I'm thinking, very specifically, of suicide and assisted suicide. Not in the 'gee, I want to try this' manner, of course. There've been a couple of articles in the paper recently about a 91 year old woman out in...California, I think, who is in trouble for selling suicide kits. I think the actual charges have something to do with selling medical equipment without the proper licensing, but I can't recall and it's not actually important to the point.

I draw a line between people who are suicidal because of mental imbalance - they are not in control of their own faculties. This is different, to my mind, from those who are suffering from a terminal illness. The question I'm asking is, is it actually, inherently evil, bad, wrong, whatever you want to call it for someone who it in complete control, not on drugs, alcohol or suffering from mental issues to decide that they don't want to sit around and suffer for months or years until their body finally just stops being able to function?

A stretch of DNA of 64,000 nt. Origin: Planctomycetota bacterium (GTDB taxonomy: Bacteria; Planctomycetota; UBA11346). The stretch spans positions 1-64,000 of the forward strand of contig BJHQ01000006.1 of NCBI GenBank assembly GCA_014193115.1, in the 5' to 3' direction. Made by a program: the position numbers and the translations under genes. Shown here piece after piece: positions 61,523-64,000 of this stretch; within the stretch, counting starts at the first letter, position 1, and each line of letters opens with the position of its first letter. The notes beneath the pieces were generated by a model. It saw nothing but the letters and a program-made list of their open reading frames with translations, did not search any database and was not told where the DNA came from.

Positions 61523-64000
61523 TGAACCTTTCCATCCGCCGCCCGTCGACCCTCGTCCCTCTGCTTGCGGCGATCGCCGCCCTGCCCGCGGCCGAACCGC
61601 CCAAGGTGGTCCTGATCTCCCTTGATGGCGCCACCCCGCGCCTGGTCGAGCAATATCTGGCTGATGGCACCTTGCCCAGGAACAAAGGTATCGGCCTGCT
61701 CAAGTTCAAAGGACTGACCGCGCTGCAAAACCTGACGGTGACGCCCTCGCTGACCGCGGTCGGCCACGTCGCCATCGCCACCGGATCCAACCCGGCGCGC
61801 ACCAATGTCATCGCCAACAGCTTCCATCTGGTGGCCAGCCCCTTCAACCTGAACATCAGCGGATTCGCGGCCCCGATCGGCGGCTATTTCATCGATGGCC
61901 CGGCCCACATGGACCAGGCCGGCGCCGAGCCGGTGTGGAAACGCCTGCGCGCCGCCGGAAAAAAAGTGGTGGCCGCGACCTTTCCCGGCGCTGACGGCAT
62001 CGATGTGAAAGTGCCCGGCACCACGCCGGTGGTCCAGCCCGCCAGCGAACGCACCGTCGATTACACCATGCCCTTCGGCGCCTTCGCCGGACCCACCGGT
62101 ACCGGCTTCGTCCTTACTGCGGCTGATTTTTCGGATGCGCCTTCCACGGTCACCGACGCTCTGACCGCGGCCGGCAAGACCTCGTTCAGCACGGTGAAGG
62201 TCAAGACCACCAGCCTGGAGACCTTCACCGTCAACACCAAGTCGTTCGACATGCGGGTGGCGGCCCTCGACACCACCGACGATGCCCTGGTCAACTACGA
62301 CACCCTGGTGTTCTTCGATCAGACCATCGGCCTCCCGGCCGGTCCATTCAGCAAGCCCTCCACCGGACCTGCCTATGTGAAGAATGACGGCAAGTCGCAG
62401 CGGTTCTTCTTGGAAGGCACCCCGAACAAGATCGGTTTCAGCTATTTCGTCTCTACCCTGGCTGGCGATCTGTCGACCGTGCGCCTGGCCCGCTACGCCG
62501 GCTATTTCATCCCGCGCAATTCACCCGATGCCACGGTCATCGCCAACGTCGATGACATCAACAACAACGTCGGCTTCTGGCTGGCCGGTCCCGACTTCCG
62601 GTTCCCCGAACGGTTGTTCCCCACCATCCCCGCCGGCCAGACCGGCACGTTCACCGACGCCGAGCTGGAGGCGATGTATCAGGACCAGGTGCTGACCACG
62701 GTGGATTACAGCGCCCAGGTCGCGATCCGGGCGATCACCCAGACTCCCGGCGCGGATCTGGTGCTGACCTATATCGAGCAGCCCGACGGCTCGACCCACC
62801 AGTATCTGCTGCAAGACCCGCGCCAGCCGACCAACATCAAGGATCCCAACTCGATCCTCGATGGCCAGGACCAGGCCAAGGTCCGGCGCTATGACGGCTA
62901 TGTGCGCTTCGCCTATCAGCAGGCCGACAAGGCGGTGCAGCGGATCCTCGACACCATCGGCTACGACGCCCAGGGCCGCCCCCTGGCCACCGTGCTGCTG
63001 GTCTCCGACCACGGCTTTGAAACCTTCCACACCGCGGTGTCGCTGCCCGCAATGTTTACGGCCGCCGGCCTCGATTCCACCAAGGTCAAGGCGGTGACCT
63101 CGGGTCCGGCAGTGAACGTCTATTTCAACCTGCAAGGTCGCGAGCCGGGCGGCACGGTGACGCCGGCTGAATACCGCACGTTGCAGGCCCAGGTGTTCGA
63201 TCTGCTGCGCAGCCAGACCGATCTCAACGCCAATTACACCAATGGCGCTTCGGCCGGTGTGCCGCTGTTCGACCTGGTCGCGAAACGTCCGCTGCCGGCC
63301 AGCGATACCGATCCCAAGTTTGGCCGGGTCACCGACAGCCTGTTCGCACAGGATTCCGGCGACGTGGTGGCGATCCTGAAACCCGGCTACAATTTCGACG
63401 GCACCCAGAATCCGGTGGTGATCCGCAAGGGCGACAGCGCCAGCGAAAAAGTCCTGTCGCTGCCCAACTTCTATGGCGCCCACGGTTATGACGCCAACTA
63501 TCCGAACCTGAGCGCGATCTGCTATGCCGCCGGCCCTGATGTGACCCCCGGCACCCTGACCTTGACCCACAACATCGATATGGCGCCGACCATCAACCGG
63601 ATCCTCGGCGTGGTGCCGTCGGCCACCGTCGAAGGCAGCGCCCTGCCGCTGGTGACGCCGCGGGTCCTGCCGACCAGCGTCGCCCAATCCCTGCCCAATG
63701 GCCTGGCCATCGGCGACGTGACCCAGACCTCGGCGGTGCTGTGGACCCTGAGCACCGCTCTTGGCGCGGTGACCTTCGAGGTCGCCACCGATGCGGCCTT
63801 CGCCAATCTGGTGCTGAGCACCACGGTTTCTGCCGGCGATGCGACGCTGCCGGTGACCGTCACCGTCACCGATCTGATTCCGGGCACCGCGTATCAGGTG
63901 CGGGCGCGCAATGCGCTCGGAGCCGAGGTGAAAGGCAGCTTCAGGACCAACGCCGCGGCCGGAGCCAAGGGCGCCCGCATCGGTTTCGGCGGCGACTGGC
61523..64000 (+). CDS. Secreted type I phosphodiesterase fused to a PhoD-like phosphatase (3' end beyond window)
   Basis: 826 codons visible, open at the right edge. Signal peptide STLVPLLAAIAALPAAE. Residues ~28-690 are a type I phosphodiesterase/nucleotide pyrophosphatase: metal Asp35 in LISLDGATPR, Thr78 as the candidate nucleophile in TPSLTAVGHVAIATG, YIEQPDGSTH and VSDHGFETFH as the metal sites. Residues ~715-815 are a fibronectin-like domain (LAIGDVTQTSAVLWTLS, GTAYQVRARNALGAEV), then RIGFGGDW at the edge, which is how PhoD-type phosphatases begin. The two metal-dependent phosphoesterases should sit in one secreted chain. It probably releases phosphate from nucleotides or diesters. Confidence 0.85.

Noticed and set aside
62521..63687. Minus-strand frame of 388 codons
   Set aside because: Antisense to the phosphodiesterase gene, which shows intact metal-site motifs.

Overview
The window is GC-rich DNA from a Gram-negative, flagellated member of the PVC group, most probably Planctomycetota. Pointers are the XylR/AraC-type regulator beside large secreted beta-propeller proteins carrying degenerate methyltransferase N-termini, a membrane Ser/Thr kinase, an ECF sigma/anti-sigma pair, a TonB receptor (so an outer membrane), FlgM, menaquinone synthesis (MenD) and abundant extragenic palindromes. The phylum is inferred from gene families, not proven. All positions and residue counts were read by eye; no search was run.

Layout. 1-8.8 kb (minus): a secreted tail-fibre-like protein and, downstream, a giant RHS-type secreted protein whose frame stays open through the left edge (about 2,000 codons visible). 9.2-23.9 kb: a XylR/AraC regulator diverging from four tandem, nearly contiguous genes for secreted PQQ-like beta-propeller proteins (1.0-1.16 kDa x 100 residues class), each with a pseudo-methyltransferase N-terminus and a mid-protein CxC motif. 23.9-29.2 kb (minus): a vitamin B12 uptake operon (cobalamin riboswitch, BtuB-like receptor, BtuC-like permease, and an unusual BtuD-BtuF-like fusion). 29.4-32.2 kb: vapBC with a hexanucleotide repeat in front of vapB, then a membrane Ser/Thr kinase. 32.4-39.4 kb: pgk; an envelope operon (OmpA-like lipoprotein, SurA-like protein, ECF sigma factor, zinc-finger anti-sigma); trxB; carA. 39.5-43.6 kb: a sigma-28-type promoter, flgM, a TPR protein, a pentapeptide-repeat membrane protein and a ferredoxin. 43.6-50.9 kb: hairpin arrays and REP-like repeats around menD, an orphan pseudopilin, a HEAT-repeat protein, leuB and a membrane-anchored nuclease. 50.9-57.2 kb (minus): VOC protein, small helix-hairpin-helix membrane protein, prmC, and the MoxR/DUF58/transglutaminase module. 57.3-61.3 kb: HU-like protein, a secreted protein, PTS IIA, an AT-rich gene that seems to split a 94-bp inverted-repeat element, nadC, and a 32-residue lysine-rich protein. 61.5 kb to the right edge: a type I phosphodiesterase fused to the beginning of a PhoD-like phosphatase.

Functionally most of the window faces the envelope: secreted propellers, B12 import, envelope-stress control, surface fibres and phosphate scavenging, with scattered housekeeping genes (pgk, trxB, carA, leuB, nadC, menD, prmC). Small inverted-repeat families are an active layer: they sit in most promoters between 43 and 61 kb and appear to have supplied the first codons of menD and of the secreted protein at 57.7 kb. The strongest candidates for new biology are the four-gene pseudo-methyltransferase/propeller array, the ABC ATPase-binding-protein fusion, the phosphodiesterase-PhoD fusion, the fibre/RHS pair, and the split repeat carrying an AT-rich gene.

And on a possibly related note, I noticed that Dr. Kevorkian died today, of natural causes.

Wednesday, June 1, 2011

what does it say

Someone, a woman that I greatly respect, said to me the other day:

"Ultimately, I just had to really think about what my religion had to say about me, as a woman, and people that I loved."